Vesik thought hard about what he wanted to say. Somewhere within him he reveled in the thought of discovering new frontiers in this life but he also felt a fear of many things. “And if I don’t want to leave?”

Erik sighed as if he hoped not to have to say these next words. “You don’t have a choice. I’m sorry, son; I don’t want you thinking that we’re kicking you out. We just want your life to mean something to you. We want to help you though, as you have helped us. The college is accepting new students in a dozen days or so. The Watch is always accepting recruits. Just pick a direction and we’ll get you started.”

Vesik thought for a moment and decided that the feelings of pain and anger welling up inside him were immature. He honestly felt thankful as he said, “Well I’m not sure yet. Can I have a few days to think about this? I mean which path to choose.”

Erik smiled and Elara couldn’t help but hug her son with tears in her eyes. “Of course, son. We’re both very proud of you.”

That night Erik and Vesik stepped outside into the warm spring night and sat together on a bench with their backs to the wall of the house. Erik handed Vesik a mug of ale he had went and procured that very night.

“First I want to thank you, son. There have been many times in my life when I felt like the people in this world had no right to live. You know you are just like my father; you wear his name well.” He looked at his son. “You two almost have the exact same set of ideals and traits.”

“Thanks, dad. I think it’s because of how good you were to me and ma growing up.”

Erik shook his head. “Thank you, son, but that’s not it. I was the apple that fell far from the tree. I wasn’t like my father. I spent a lot of time as a young man depressed. I looked at Zepzier through cynical eyes. I always thought the worst of things. I don’t know how but you inherited this amazing ability to find love for all living things, just like my father. It skipped me somehow and I know I would have been much better off had it not. This whole world would be better off if people were more like you and my father. It’s a gift, son.”

Vesik nodded and drank deep of the bitter ale.

“Also, I am very proud of you for what you have done around here. You’ve been a godsend.” Erik paused and smiled at his son. “That being said, do you have any idea what you want to do?”

Vesik had been thinking about that all night and still was unsure. “Well it’ll either be college or the Watch.”

“I’m not here to tell you what I want from you, that isn’t my place. You’re a man now, Vesik. All I want you to know is that if you choose the Watch, it’ll be hard. Remember, one day you may have to hurt someone else, or even kill them. You’ll have to make hard choices but you’ll also be keeping people safe. I don’t know how much you care for academics though. This will be a tough decision for you.”

Warring thoughts clashed in Vesik’s mind. He forgot for a brief moment that he was holding a mug of ale until a drop landed on his boot. He had pondered a similar notion himself. He was scared of failing, of being a disappointment, of having to ever take charge of anything. Making this decision had been terrifying on its own. Now, faced with the reality of being a Sentry was enough to make him crawl into a shell and away from the world.

Mindlessly, Vesik brought the mug to his lips and sipped the ale. The tang and sour of the drink snapped his mind back to the present and he knew his answer. He wanted to be a Sentry, to be a hero and an accomplished man. But he wasn’t strong enough to handle such a responsibility yet.

“College, dad.” A thrill ran through Vesik as he made his choice, borne of fear for what lay ahead and his inability to commit to what he really wanted to aspire to. But then he reassured himself that he could attain that dream later, and he felt better on all fronts. He drank quicker.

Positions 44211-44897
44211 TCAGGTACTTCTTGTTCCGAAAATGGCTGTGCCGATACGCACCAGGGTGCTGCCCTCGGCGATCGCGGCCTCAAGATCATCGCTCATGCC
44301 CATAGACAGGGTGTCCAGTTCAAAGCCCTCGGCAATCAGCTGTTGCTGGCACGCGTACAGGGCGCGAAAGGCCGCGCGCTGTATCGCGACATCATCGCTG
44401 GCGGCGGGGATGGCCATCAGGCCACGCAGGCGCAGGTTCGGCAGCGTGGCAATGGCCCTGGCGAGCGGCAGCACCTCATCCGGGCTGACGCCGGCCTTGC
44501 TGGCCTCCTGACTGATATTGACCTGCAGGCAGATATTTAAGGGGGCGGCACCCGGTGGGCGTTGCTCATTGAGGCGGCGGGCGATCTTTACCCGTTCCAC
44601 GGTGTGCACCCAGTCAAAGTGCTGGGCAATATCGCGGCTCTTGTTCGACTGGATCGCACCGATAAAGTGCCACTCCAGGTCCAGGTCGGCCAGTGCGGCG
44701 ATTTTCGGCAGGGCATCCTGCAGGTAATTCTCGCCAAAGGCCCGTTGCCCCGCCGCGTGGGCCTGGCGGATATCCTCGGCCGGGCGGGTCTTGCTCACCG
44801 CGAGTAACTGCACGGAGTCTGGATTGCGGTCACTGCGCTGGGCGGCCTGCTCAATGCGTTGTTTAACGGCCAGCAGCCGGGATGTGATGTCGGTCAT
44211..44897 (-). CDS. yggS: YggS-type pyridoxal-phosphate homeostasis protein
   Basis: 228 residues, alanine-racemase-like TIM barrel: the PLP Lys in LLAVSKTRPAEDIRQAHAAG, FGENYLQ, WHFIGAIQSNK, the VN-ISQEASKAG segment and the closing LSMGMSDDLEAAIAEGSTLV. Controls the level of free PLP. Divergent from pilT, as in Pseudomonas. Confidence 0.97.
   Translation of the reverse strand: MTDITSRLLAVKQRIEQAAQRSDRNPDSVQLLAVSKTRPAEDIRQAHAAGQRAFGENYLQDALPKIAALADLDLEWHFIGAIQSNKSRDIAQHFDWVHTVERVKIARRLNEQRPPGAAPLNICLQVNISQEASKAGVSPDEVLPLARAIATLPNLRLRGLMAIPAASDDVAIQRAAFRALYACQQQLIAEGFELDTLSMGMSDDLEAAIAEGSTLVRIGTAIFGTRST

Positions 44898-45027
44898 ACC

Erik nodded then said, “We’ll go to the college tomorrow and get it all figured out. This will be a good thing for you, son.” Erik struggled to find words to say, Vesik could tell he was brooding. He finally said, “The gods know you weren’t going to pull a woman out of the ground here. Maybe you’ll find one somewhere in the city.”

They both shared a smirk and the tone of the conversation turned from serious to one of light banter. They finished their drinks together and went inside. Vesik felt a pang of trepidation as he lay down in his bed and knew that if not for the ale clouding his feelings and thoughts, he would have been up all night, staring into the darkness and fearing the future.

 

2

 

It turned out that Vesik took to academic subjects fairly well. He found himself excelling in matters that dealt with numbers and money without having to study much. He quickly decided that he’d search for a job dealing with money, perhaps as a lender’s assistant. Regardless of his professors’ qualms about the importance of a well-rounded education, Vesik took classes that only associated with numbers, money, policy, and writing.

Not even six months into his schooling did Vesik begin seeking a job, although out of necessity more than anything else. His father had stashed away some money but not much. The silver Erik had given the college was just enough to get him through his classes currently and now he wouldn’t have enough money to return next term.

After listening intently to a discussion from one of his professor’s on the economic reasoning behind lending money and the goal of interest, Vesik approached the man. He waited behind two other students, still running through the new information he’d been taught today and committing it to his memory. Finally, the professor said, “Yes, Vesik?”

“Professor, Illium, I was hoping you’d be able to provide me with some guidance.” Although Vesik had yet to actually ask anything of the man and he was not being scrutinized or forced into some responsibility, he felt as though he was beginning to float. The nervousness that came with just speaking to his professor was profound and frustrating. He tried and failed each time to battle his nerves when doing something so simple.

Vesik’s voice suddenly sounded small as he continued, “Um, what kind of work do you think I’d be … um … that I’d qualify for at this time?” His heart beat against his chest as if he were about to defend against a savage army of barbarians for his very life.